The government Commission on Race and Ethnic Disparities will advise the Prime Minister this week to scrap the acronym ‘BAME’, which is currently used by public bodies and businesses to label people of Black, Asian or minority ethnic origin.
According to The Telegraph, a report by the Commission on Race and Ethnic Disparities will advise the Prime Minister to scrap ‘BAME’ and other phrases such as ‘people of colour’ after research found that the terms had become “unhelpful and redundant.”
The Commission – which was set up by Boris Johnson in July of last year in response to the racial protests following the death of George Floyd – is tasked with finding ways to implement the Conservatives’ ‘levelling up’ agenda. Mr Johnson said he hoped a “positive agenda for change” would come from the Commission, which would look at the underlying issues highlighted by the protests. A spokesman for the Prime Minister stated:
“The aim of the commission is to set out a new policy agenda for change, balancing the needs of individuals, communities and society, maximising opportunities and ensuring fairness for all. It will look at wider inequalities including issues facing working-class white boys in schools, for example.”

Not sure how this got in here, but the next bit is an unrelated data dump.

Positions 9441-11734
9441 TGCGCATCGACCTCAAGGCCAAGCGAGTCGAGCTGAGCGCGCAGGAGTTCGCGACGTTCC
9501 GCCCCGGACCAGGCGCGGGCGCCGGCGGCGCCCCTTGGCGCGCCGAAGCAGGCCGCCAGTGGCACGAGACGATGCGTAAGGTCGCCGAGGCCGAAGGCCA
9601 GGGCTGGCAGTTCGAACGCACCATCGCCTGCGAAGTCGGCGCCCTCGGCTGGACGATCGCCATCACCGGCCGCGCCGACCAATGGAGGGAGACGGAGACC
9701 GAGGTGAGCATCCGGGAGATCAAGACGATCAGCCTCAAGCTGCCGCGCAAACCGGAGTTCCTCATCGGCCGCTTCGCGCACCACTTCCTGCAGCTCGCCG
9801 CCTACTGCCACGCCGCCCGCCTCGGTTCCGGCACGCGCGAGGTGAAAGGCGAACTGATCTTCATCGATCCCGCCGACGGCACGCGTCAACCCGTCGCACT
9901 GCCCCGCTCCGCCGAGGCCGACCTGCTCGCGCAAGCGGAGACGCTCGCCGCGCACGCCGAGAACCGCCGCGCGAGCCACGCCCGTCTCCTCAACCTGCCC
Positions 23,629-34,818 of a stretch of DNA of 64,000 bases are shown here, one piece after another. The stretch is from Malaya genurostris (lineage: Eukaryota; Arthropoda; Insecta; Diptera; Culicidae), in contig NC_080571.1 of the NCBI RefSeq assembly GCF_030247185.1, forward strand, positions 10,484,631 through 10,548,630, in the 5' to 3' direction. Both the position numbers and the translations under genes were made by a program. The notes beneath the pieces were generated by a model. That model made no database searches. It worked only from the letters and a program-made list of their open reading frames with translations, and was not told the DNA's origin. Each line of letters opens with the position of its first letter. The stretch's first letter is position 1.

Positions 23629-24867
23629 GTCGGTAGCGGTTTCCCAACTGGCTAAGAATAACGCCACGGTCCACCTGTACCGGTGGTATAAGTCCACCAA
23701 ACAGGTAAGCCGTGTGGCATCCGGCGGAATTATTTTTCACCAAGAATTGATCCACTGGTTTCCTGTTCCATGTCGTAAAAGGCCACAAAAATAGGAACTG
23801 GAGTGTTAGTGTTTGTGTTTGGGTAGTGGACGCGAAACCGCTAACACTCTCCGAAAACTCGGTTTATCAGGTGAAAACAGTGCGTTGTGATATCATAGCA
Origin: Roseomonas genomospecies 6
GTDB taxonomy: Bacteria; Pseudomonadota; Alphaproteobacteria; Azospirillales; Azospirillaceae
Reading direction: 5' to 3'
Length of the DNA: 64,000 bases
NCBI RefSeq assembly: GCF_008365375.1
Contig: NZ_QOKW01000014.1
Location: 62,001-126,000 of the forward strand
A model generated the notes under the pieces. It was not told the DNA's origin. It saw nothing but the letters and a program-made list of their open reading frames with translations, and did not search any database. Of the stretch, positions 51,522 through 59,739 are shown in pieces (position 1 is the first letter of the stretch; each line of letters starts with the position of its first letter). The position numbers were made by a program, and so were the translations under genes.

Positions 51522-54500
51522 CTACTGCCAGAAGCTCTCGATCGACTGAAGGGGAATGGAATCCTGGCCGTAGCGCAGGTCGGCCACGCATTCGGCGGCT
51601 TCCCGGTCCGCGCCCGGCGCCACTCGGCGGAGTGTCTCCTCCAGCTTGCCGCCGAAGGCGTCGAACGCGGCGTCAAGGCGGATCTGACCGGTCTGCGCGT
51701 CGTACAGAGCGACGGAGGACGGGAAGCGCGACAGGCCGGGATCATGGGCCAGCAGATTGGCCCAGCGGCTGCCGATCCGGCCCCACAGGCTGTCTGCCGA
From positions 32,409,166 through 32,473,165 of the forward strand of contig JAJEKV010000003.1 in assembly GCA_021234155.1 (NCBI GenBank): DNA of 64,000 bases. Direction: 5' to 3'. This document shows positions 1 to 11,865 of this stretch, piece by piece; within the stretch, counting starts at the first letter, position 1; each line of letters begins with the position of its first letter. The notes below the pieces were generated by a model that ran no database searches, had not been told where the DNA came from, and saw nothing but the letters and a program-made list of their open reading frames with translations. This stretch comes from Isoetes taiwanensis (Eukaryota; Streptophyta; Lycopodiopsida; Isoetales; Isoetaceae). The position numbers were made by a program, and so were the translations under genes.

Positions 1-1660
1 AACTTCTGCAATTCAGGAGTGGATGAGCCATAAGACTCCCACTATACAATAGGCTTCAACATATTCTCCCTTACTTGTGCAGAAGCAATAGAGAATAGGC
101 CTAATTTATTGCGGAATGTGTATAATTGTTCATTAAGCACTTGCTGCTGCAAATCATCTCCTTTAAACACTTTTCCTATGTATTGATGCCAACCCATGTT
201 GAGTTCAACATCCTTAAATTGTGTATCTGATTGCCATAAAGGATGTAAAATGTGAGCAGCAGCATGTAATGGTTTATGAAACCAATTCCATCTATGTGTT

A report conducted by the commission, which will be revealed to Boris Johson this week, is expected to affirm findings that showed that the term “ethnic minority” is more popular with people of ethnic minorities than the widely used labels of ‘BAME’ or ‘people of colour.’ The commission reviewed the causes of disparity in four areas – education, employment, police, and criminal justice and health. It will argue in the report that “the differences between racial groups living in Britain today are now as important as the commonalities.”
As reported by The Telegraph, one concern highlighted in the report is that blanket terms such as ‘BAME’ can hide differences in outcomes between and within ethnic groups, thus arguing for a more multi-faceted approach that will place greater focus on the tracking of outcomes of individual ethnic groups. A further issue that will be highlighted by the report concerns the inflation of the number of ‘BAME’ staff members by companies, leading the company to feel that there is “no need to tackle other systematic racial problems,” thereby “curbing progress.”
A source familiar with the report told The Telegraph:
“The commission has taken evidence from across the UK, examined the data to create a rigorous fact-based report on what is often a highly charged debate. It was important for commissioners to produce findings based on data and evidence to try and take down the temperature on this issue and have a debate based on the facts, not driven by ideology.”